Breaking and Entering
New Zealand Music conjures different images for different people. Think summer beer-drinking: The Black Seeds, Fat Freddy’s Drop, Salmonella Dub, Six60 … blah, blah, dub and roots blah. There’s stuck-in-your-head pop people like Dane Rumble and Midnight Youth; and the transformation of alternative music, from the Mint Chicks through to its absorption into the mainstream and the resulting Naked and Famous. Rock veterans Shihad and The Feelers have been around longer than I have, and let’s not forget Studylink’s playlist from hell: Crowded House, Bic Runga, Don McGlashan, Dave Dobbyn and that song about nature and leaves (“nature, enter me”?? Rude).
But let’s be honest, Nature’s Best and Conscious Roots CDs aside, that’s about it. It’s only recently that hip-hop has emerged considerably – see the bankruptcy and later revival of Dawn Raid Entertainment – and except for a few guys like Scribe, Savage and P-Money, New Zealand hip-hop hasn’t really been out there in the past few years. Then independent hip-hop labels came on the scene, followed closely by Home Brew and David Dallas.
Labels are an important and complicated part of being a musician. There are two main types: Majors and independents (also known as indie). Major labels are the big guys like Sony Entertainment, Warner Music and EMI. Independents are many and varied – NZ’s oldest independent label is Flying Nun Records, and there are countless others. Indie labels can be a bit sneaky though – some claim to be independent but are actually being funded by the big guys behind the scenes. It’s actually these big guys that are partially responsible for that pain-in-the-arse anti-piracy law that got passed last year – by not buying the music they represent, you were making it so much harder for them to buy their second Ferrari, and you know how shitty rich people get when you mess with their stuff.
Musicians also have another choice; to record and release their music themselves. This is especially popular with hip-hop artists: PNC and David Dallas released their albums online for free, cutting out the middle-man entirely. Home Brew have previously released their songs for free through HazBeats and the collective of artists known as Young, Gifted and Broke, and their most recent album debuted at number one last week – the first independent hip-hop record to reach number one in the NZ Charts since Scribe’s Crusader in 2003. For them, “we need to have creative control. And so it only made sense to stay independent. In this day and age you don’t need a major to reach your fans. As long as you have communication with the people you’re sweet.”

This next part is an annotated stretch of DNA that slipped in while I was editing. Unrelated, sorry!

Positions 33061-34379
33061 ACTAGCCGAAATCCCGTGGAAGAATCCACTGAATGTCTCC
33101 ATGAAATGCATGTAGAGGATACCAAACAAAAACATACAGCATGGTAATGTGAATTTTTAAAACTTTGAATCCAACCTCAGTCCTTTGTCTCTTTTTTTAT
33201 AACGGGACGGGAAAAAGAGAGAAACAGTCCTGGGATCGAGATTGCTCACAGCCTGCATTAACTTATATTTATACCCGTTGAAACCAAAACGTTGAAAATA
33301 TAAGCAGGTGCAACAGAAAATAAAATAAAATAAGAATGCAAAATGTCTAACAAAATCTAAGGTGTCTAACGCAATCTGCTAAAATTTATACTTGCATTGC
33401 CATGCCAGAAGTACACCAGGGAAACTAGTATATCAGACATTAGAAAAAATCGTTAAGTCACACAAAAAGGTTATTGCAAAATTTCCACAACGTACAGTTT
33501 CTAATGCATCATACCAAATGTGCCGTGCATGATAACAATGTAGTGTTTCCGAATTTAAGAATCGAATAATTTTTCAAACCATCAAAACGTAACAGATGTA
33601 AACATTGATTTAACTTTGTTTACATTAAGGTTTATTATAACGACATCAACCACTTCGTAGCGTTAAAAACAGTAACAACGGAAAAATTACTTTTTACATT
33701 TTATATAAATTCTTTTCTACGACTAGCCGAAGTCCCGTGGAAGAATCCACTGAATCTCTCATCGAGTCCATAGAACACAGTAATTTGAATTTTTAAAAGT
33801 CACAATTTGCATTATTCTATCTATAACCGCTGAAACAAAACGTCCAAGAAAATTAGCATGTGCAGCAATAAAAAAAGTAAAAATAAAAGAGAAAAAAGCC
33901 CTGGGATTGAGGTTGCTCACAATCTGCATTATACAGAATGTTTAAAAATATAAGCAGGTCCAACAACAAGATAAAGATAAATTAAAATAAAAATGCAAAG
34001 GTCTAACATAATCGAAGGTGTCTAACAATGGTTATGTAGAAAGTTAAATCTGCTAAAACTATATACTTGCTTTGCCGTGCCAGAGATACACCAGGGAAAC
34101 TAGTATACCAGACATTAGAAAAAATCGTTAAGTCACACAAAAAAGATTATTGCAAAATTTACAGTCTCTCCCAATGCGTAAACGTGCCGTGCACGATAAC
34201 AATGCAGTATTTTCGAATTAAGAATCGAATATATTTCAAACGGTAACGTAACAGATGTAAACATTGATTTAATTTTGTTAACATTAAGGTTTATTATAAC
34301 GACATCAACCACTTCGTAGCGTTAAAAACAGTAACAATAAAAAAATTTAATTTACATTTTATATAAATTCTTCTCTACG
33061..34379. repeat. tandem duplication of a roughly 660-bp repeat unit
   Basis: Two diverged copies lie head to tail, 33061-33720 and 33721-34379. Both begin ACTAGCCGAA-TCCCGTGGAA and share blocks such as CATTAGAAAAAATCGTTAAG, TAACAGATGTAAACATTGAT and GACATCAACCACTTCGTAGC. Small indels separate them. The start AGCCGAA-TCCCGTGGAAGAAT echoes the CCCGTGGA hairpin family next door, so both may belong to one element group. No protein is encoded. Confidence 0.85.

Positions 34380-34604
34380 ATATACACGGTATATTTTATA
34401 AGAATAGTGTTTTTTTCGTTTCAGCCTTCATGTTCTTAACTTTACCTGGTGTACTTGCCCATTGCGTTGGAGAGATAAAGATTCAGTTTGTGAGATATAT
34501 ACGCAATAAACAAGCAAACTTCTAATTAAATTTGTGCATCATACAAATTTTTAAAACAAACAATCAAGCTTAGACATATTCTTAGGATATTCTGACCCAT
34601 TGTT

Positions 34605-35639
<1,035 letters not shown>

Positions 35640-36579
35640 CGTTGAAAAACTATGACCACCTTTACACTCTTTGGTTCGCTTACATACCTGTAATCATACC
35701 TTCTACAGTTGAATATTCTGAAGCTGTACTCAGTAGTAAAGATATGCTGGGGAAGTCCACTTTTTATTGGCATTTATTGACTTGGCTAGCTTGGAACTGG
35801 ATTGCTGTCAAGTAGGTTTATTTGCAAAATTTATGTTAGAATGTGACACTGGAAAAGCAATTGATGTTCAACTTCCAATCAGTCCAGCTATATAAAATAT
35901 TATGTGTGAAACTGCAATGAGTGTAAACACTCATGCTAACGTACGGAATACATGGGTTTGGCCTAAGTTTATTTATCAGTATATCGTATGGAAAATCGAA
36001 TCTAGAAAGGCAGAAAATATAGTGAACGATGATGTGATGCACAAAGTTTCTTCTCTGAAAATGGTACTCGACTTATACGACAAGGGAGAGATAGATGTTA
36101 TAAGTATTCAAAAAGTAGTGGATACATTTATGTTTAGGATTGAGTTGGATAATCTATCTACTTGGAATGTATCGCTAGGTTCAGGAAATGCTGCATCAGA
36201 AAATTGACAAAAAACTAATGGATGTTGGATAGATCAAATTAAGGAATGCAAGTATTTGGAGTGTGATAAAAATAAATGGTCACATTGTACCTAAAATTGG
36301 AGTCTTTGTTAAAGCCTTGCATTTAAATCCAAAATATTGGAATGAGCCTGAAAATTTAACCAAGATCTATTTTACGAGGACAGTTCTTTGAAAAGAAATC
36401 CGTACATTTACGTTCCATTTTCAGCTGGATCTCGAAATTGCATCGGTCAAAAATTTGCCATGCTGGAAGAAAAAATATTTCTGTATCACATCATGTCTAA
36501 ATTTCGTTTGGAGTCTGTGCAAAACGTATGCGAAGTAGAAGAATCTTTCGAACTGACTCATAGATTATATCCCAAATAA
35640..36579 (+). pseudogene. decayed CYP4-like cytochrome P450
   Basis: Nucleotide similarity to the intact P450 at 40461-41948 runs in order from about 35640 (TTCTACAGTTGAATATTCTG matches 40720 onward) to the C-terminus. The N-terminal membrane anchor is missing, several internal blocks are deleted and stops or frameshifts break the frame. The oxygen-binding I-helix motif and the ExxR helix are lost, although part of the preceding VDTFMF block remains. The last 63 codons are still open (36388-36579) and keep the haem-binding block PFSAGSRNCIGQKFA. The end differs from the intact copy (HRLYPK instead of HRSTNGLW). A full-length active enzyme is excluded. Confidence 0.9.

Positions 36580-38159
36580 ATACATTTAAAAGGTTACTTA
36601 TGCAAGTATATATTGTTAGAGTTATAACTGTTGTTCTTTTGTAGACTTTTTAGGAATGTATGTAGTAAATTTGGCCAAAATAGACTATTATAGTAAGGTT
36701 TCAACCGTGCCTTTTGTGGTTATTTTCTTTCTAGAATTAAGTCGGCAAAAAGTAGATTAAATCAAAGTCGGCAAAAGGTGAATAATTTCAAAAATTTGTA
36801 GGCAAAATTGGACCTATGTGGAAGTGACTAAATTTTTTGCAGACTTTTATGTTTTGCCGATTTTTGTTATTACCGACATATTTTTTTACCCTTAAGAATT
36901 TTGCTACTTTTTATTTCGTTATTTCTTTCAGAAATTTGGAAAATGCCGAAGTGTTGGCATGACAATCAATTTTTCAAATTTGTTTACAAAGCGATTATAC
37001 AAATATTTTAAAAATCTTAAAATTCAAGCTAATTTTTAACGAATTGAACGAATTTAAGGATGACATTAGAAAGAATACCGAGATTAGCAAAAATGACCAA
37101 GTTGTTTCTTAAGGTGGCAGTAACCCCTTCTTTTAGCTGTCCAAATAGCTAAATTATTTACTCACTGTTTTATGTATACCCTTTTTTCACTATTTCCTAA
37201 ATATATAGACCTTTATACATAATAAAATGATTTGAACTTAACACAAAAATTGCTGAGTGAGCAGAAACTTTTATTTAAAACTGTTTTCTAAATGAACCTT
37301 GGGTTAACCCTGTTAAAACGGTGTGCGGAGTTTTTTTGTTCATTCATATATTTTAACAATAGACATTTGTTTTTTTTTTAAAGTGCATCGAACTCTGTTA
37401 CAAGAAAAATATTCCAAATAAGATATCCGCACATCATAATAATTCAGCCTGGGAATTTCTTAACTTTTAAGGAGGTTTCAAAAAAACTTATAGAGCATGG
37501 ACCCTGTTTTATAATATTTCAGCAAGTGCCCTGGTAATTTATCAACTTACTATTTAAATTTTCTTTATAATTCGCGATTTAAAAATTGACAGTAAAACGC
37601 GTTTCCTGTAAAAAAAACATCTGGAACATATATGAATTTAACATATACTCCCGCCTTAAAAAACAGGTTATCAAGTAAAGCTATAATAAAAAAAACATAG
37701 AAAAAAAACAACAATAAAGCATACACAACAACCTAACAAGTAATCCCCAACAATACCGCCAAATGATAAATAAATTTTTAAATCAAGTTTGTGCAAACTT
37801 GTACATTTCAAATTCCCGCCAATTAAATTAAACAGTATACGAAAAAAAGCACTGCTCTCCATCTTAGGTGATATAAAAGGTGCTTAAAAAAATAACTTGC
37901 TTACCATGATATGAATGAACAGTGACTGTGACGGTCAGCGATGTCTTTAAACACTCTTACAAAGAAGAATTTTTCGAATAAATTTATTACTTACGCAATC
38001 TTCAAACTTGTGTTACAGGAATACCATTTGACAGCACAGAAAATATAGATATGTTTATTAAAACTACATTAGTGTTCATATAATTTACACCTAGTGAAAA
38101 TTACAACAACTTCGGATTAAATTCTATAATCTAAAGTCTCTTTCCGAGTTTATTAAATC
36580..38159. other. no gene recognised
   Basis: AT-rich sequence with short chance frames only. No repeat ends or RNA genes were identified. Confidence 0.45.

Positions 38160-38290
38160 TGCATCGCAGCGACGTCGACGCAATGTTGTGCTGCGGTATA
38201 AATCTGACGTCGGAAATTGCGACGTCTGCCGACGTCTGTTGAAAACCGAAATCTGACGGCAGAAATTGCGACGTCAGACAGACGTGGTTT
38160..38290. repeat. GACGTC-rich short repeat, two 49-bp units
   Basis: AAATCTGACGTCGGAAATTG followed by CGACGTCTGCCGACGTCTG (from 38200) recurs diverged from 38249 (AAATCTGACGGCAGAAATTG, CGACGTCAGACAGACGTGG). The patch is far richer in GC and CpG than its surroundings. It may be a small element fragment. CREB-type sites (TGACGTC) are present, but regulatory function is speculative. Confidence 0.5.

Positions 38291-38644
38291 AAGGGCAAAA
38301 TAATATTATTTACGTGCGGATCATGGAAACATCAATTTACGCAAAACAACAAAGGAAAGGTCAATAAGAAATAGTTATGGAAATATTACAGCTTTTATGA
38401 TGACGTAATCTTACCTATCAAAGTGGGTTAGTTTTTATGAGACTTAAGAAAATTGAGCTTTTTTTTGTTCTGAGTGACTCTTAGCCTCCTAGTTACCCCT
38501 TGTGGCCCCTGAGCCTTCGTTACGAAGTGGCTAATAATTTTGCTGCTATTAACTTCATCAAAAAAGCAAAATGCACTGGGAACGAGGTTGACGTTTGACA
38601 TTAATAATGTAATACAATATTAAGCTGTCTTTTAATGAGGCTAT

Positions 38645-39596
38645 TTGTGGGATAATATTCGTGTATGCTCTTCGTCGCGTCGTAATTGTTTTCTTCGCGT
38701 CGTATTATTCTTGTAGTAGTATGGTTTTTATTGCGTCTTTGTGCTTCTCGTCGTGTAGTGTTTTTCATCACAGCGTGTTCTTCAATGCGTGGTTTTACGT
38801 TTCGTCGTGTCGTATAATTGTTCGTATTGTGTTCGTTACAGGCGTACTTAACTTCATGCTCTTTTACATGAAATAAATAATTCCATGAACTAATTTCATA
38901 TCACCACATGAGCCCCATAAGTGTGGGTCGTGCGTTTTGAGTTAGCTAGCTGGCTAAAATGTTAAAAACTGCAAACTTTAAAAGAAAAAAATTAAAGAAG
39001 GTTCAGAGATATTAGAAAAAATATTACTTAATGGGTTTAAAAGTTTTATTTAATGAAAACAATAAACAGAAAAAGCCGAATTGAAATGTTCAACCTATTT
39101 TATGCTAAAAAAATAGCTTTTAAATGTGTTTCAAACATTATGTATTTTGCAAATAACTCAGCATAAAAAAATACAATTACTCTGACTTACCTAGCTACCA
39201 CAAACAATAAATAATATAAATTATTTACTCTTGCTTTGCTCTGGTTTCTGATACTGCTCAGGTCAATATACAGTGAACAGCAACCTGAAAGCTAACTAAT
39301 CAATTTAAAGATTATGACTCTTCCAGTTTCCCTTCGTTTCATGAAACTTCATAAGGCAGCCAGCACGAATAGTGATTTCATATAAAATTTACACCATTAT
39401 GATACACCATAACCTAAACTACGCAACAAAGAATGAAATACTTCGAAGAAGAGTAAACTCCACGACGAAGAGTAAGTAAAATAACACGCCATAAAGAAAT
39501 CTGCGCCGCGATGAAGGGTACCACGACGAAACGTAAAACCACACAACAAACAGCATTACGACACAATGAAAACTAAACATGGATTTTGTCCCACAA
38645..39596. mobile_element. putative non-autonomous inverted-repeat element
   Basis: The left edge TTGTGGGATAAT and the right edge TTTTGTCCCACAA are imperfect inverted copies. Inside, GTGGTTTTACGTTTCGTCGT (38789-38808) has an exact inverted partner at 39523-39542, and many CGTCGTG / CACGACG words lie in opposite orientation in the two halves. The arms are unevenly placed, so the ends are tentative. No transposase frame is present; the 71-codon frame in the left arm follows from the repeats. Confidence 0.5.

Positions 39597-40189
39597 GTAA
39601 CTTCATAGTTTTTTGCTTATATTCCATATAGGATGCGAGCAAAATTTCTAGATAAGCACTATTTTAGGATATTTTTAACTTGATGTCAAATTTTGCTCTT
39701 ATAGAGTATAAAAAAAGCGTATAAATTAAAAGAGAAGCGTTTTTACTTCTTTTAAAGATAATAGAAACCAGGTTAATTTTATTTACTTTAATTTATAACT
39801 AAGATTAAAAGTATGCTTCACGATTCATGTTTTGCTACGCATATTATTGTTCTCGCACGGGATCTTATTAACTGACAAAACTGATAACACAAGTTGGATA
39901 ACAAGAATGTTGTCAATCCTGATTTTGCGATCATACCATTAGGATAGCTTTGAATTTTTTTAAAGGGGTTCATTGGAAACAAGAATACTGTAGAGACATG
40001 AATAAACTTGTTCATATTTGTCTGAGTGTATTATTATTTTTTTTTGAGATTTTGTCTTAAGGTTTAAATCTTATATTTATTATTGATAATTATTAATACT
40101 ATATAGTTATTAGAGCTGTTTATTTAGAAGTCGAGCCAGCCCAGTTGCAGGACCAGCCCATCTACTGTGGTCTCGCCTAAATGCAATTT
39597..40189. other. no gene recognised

And even though it’s about as internationally influential as John Key, there’s a lot to be said for the current state of the NZ music industry. Mike Fabulous from The Black Seeds reckons there is no easier time for musicians to get their music out there, thanks to the super-influential phenomenon that is social media. Home Brew frontman Tom Scott agrees: “It’s healthy. The power is back in the hands of the artists. People find out about things themselves – it’s not shoved down their throats. And they can decide what they want to buy. Without the new model of music in place, we wouldn’t have sold shit.” But just because a few people have heard and like your music, doesn’t mean you’re going to be a superstar. A few Facebook likes and YouTube views isn’t going to pay off your student loan.
But with more artists having power over everything to do with their music comes more control over the costs of being a musician. It is becoming more and more financially viable to make a living as a Kiwi musician. Social media means they can be more self-sufficient, marketing and promoting themselves through Facebook and Twitter. Direct communication with the fans means the fans feel more involved, and suddenly the god-like musician is on their level, sitting behind a computer and updating their status like everyone else. Added to that, you can pretty much do anything via email today, from booking gigs, to setting up interviews, to distributing your music. We’re seeing the evolution of the new, self-sufficient musician – the musician in almost complete control.
This new self-sufficiency is a bit of a double-edged sword though. It’s not just about how many people follow you, but who those people are. If you’re an obscure underground band with obscure underground followers, it doesn’t matter how many of them you have, you will always be an obscure underground band who are liked by some freaky people. The key here is quality, not quantity.